The chief executive officer of the largest hospital system in the state made more than $2 million in salary and benefits in 2015.
Dr. John Brumsted, the CEO of the University of Vermont Health Network and its flagship hospital, took in nearly $2.19 million in compensation that year.
Brumsted’s total compensation includes $979,064 in base pay and $492,000 in bonuses. The remainder includes contributions to a retirement account and health insurance, among other things.
VTDigger reviewed salary information for hospital CEOs and other administrators dating back to 2006. Brumsted’s pay in 2015 is the highest amount that any hospital administrator has made during that time.
Additionally, Brumsted was the highest-paid hospital executive in Vermont between 2012, when he became CEO, and 2015, the most recent year that numbers are available on the annual Form 990, which nonprofits such as hospitals submit to the Internal Revenue Service.
Eleven other executives at the UVM Health Network and the UVM Medical Center made more than $500,000 in salary and benefits in 2015. Many of them shared in the same bonuses that Brumsted received that year for meeting financial, quality and operational goals.
Their compensation packages do not include several private flights that the UVM Medical Center chartered for Brumsted and three others on the executive team, according to Michael Carrese, a spokesperson for the hospital.
“The purpose of the travel was to meet with hospitals in upstate New York as our network continues to evaluate future expansion and affiliation,” the hospital wrote in its Form 990.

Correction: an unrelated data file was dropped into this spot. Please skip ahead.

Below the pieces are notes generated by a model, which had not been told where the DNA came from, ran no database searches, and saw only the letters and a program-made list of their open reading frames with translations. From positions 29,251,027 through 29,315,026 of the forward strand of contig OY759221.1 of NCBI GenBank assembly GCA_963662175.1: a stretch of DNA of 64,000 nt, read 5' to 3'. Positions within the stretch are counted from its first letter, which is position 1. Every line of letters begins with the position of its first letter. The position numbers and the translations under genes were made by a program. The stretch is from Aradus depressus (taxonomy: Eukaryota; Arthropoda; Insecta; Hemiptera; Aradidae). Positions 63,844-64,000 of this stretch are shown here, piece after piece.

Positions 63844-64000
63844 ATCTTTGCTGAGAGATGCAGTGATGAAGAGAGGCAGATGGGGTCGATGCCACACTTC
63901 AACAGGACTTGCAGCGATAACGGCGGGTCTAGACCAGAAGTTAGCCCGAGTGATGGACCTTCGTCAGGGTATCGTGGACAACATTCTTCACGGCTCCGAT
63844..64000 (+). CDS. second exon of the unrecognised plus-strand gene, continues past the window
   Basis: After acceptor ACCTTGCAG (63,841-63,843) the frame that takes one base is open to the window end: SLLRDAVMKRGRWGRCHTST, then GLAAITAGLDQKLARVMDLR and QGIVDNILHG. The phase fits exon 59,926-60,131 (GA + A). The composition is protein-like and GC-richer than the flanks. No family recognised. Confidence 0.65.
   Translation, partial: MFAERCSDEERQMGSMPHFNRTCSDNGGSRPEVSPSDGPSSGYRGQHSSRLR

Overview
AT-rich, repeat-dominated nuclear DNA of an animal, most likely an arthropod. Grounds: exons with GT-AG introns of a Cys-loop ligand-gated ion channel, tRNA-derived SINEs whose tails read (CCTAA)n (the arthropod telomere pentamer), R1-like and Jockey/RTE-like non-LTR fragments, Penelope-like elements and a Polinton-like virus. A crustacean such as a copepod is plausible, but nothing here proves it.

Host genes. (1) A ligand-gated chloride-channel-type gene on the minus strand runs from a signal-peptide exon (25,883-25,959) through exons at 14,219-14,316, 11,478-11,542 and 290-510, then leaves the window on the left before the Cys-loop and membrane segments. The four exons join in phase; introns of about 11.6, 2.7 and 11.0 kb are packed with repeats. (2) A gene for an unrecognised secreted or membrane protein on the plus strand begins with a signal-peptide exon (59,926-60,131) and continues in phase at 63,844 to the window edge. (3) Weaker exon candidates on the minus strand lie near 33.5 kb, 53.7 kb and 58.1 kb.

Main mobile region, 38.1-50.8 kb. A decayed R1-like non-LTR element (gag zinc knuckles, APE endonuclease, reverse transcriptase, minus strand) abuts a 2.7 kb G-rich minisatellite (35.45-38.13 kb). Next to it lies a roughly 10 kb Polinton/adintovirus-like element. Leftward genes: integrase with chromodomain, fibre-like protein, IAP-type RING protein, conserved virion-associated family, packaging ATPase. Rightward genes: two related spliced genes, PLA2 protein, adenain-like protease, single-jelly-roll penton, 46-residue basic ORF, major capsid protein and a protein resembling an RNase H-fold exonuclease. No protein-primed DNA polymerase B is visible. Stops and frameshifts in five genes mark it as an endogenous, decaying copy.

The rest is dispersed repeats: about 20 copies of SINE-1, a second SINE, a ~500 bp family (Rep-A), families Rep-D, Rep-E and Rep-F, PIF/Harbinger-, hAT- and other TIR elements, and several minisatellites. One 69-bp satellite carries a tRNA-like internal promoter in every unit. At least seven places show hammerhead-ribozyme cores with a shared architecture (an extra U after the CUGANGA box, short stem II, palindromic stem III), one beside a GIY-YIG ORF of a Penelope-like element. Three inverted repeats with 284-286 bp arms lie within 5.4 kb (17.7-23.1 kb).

Trends across Vermont hospitals
In 2015, the average pay and benefits for a CEO at a Vermont hospital, as well as Dartmouth-Hitchcock Medical Center in Lebanon, New Hampshire, was $612,698. The median was $435,554.
The average pay and benefits for a Vermont hospital CEO represents an 11.9 percent increase over the year before, and the median pay and benefits represents a 4.7 percent increase over the year before.
The average and median are both up because almost all CEOs saw an increase in their compensation — ranging from Brumsted, the highest paid CEO; Thomas Dee of Southwestern Vermont Medical Center, the third-highest paid CEO; and Roger Albee, the lowest-paid CEO, who runs Grace Cottage Hospital in Townshend.
There were 45 administrators making more than $500,000. Many of them were high-level administrators for the UVM Medical Center or Dartmouth-Hitchcock Medical Center. One was Todd Moore, the CEO of OneCare Vermont, a major health care reform company.
Two hospitals — Porter Medical Center in Middlebury and Copley Hospital in Morrisville — reported compensation for two different CEOs over the course of the year because of retirements.
The Green Mountain Care Board, which regulates hospital budgets and health insurance prices, does not track the pay for hospital administrators but is considering doing so.
The board has kept statistics going back more than a decade on the median pay and benefits for employees at hospitals other than Dartmouth-Hitchcock who are not doctors.
From 2014 to 2015, median pay for an employee at a hospital increased 3.3 percent to $80,704, from a starting figure of $78,162. The median pay for a CEO at a hospital, other than Dartmouth-Hitchcock, increased 8.9 percent to $426,747, from $392,017.